It’s 4:30 in the afternoon on my way home from work. I slow down for a red light and Shaun pipes up from the back, “mom what’s for dinner tonight?”
Nothing is defrosted.
I haven’t been shopping in at least a week and a half.
And we are out of our allergy-friendly staples.
Can you relate?
Food allergies or not I feel like at some point we all struggle with staying ahead of the “what’s for dinner” question. Though having food allergies definitely complicates this problem. (I can’t just pick up a pizza on the way home and call it a day.)
And although I am aware of a helpful solution I don’t always choose to take advantage of it …
Here is how I look at it …
When I put the time and effort into making a weekly meal plan I save time & money, eliminate frustration and eat healthier!
I save time trying to scrape something together for dinner at the last second. And instead, I can spend that time with my family!
I save money when I use a meal plan. I know what and how much food to buy each week. Thus spending less and wasting less.
I eliminate the frustration of last-minute scrambling to make a meal that is Shaun safe and balanced in nutrition. Instead, I jump into the meal; often finding places for Shaun to help me cook! (When I don’t know what my plan is it is hard to let Shaun help with the cooking, which he loves and is a necessary skill for him to learn)
We eat healthier because I have more whole foods in my kitchen!
The upshot, meal planning for the win.
So here is my method:
- Block off time on your calendar to plan your meals before the start of each week.
- Keep all your favorite allergy-friendly recipes together. This makes it easy to reference them.
- Grab your blank weekly meal plan worksheet.
- Start with the first column of the worksheet: menu. Identify days you don’t need to cook or will eat leftovers (eating out, dinner at moms house, soccer practice)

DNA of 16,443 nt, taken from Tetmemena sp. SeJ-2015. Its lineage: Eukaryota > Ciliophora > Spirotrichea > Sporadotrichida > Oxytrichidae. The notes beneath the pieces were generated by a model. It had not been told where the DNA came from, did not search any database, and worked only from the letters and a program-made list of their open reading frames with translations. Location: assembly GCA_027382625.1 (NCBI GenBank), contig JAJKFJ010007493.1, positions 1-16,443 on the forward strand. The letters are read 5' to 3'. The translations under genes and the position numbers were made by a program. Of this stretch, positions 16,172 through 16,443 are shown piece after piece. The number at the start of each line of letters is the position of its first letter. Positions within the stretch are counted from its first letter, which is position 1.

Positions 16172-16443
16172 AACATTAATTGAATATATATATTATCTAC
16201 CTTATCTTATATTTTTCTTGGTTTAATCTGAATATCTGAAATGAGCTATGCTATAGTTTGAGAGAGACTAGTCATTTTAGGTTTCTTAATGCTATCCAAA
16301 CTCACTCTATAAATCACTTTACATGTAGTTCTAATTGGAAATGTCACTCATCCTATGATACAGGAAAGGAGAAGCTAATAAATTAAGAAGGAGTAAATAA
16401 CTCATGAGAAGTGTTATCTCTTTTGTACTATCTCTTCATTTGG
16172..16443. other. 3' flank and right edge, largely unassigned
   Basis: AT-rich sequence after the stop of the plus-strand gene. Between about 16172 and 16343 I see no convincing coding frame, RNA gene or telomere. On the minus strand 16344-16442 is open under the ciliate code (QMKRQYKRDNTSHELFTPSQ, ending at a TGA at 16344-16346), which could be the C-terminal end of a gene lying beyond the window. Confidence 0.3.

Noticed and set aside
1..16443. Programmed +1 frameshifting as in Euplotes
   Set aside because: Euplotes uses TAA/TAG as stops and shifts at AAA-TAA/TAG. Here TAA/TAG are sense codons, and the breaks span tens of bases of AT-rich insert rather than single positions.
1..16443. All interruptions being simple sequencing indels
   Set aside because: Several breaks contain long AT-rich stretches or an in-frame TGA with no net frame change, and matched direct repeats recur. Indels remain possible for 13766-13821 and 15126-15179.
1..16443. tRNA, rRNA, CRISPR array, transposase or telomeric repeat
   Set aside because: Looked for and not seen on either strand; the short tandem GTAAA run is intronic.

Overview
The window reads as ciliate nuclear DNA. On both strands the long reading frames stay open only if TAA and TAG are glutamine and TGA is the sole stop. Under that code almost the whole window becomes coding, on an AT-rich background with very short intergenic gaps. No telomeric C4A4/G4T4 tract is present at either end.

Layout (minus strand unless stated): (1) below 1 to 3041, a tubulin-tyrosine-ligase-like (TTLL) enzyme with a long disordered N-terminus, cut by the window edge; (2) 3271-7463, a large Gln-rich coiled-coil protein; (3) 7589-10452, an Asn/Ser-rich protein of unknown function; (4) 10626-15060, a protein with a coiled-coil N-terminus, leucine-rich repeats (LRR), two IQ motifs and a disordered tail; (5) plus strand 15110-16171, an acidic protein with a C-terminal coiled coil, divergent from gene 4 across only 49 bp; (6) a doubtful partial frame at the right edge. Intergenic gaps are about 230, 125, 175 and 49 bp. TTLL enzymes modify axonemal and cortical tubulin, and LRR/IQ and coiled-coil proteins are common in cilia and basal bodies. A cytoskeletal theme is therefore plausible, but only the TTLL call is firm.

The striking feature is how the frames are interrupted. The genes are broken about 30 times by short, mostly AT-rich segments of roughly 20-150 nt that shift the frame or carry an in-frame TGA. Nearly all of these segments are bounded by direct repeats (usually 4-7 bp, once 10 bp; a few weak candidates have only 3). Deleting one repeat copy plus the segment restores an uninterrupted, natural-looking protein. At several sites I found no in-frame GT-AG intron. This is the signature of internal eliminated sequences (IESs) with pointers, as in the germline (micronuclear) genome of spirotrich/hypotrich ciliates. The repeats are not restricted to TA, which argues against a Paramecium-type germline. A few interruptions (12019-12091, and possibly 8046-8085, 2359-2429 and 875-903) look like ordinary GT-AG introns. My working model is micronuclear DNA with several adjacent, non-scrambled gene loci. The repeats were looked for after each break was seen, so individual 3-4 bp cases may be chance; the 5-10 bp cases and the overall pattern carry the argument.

- Then for the days that remain pick from your recipes to complete your meals for the week.
- Next, pull the recipes you have chosen for the week ahead and figure out what ingredients you need. Use the second column, shopping, to record what and how much you need.
- Cut the columns apart, the menu goes on the frigid with the recipe cards for the week. And the shopping list goes with you … well … shopping.
A few tips …
- I fill out my worksheet on Saturday for the Monday ahead. (That’s why my meal plan page starts with Monday.) You can adjust this by starting with any day that works for you.
- I tend to cook extra servings for a meal. I like to have leftovers! Both for the purpose of eating the meal again (John takes leftovers for lunch) or in some cases to use the ingredients in a new dish. (ie. roasted chicken on Monday can be used in a chicken wrap on Wednesday). This type of efficiency is really helpful now that we live with food allergies.
- I print my meal plan worksheet a week ahead of the planning. I leave it on the kitchen counter so as we run out of something I can just put it into the shopping list. Then when Saturday rolls around I plan my meals and complete my shopping list.
- I do a combination of shopping in the store and online (Yeah for Instacart!!) but in both cases, I fill out my paper shopping list. It helps me stay organized; I have found that if I try to input my list right to the computer I always miss a key ingredient leaving me running out to the store.
Right now, I only plan dinners and leave breakfast and lunch more open. I know what we like to have in the house and make sure it gets included on my shopping list if we are low on something. It works for my family.
Having said that you can easily plan breakfasts and lunches on your menu sheet if you decide that is what works for you!
As with anything in life, I cycle in and out of meal planning but when I stick to it my week is much more enjoyable!
So let’s start together, right now!
Let’s put in the extra time upfront, save money, ease the stress of dinnertime and eat healthier!!
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